Cutaneous B-Cell Lymphoma


Cutaneous B-cell lymphoma is not a single disease, but rather a family of neoplastic processes characterized by a proliferation of malignant B lymphocytes. These lymphomas may arise de novo on the skin (primary cutaneous B cell lymphoma) or spread to the skin as part of a systemic disease (secondary cutaneous B-cell lymphoma). It is not possible to make this distinction based purely on histologic findings, and a systemic work-up is required in all of these patients in order to determine the extent of disease. The prognosis is greatly altered depending upon this extent. As subtypes of lymphoma correlate with clinical correlation, histologic findings, and prognosis, several of the most prevalent subtypes will be described individually.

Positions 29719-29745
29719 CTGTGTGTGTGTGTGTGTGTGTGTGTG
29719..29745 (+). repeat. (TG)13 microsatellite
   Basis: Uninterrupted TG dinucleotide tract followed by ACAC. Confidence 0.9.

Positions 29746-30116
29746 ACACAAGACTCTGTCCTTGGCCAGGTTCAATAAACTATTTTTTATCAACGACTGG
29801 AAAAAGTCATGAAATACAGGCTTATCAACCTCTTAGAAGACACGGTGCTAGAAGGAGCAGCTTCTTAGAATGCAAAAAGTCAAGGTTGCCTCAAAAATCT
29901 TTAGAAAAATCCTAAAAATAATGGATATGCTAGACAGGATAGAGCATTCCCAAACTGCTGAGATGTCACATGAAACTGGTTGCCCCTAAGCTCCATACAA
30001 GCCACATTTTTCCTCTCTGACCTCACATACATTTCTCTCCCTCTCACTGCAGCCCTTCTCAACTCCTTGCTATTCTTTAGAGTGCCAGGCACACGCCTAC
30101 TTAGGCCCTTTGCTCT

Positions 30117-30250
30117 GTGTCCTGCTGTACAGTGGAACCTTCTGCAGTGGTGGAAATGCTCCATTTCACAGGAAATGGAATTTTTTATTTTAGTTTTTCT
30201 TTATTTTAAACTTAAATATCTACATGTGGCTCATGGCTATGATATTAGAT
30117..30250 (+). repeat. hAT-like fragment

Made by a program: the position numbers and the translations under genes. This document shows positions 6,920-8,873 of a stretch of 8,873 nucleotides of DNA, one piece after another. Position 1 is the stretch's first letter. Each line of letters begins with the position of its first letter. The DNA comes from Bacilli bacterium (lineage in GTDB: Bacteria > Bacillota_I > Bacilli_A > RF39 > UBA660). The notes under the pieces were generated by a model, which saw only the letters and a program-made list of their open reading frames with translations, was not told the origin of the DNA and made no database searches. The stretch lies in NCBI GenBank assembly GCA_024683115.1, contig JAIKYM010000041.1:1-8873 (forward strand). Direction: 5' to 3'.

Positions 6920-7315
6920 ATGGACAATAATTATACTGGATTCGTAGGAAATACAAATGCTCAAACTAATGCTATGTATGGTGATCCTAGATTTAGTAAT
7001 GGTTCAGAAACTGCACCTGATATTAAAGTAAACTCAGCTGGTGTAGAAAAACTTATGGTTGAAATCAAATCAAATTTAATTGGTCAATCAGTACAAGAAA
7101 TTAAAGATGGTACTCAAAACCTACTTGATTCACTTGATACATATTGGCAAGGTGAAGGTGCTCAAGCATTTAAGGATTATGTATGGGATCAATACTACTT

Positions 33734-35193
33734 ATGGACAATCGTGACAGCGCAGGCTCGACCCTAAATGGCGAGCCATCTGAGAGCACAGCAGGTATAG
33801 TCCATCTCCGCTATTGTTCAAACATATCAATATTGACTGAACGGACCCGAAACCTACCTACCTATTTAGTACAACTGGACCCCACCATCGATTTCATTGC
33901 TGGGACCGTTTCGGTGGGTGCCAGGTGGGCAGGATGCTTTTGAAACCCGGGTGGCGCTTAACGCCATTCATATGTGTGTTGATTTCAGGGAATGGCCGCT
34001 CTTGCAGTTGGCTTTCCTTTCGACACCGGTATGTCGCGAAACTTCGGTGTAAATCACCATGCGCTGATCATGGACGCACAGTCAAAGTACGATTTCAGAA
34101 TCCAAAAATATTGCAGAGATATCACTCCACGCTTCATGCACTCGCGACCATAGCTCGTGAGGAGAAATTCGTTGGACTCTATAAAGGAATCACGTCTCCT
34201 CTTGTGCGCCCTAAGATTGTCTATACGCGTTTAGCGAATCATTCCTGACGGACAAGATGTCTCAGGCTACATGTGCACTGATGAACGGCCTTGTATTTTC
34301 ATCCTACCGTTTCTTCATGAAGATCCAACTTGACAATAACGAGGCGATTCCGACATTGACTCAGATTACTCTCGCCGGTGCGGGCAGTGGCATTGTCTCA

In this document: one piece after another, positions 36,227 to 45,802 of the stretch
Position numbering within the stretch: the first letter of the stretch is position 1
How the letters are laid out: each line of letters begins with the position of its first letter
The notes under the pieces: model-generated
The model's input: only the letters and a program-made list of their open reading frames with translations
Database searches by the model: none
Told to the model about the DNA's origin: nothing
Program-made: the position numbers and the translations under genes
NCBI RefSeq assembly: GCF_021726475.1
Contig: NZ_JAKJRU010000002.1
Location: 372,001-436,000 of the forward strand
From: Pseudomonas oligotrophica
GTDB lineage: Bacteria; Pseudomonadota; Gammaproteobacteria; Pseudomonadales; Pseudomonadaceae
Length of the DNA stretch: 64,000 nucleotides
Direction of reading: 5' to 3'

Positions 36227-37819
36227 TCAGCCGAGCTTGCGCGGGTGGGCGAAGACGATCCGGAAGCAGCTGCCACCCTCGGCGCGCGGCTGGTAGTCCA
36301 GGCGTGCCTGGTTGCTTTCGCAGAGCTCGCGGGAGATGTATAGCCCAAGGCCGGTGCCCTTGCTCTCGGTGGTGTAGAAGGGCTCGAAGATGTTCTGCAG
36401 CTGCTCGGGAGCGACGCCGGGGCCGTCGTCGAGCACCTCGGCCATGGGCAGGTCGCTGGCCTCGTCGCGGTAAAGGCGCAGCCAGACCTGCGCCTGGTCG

Marginal Zone Lymphoma Reactive Germinal Center Light Chain Restriction Intravascular Lymphoma Neoplastic Follicle 
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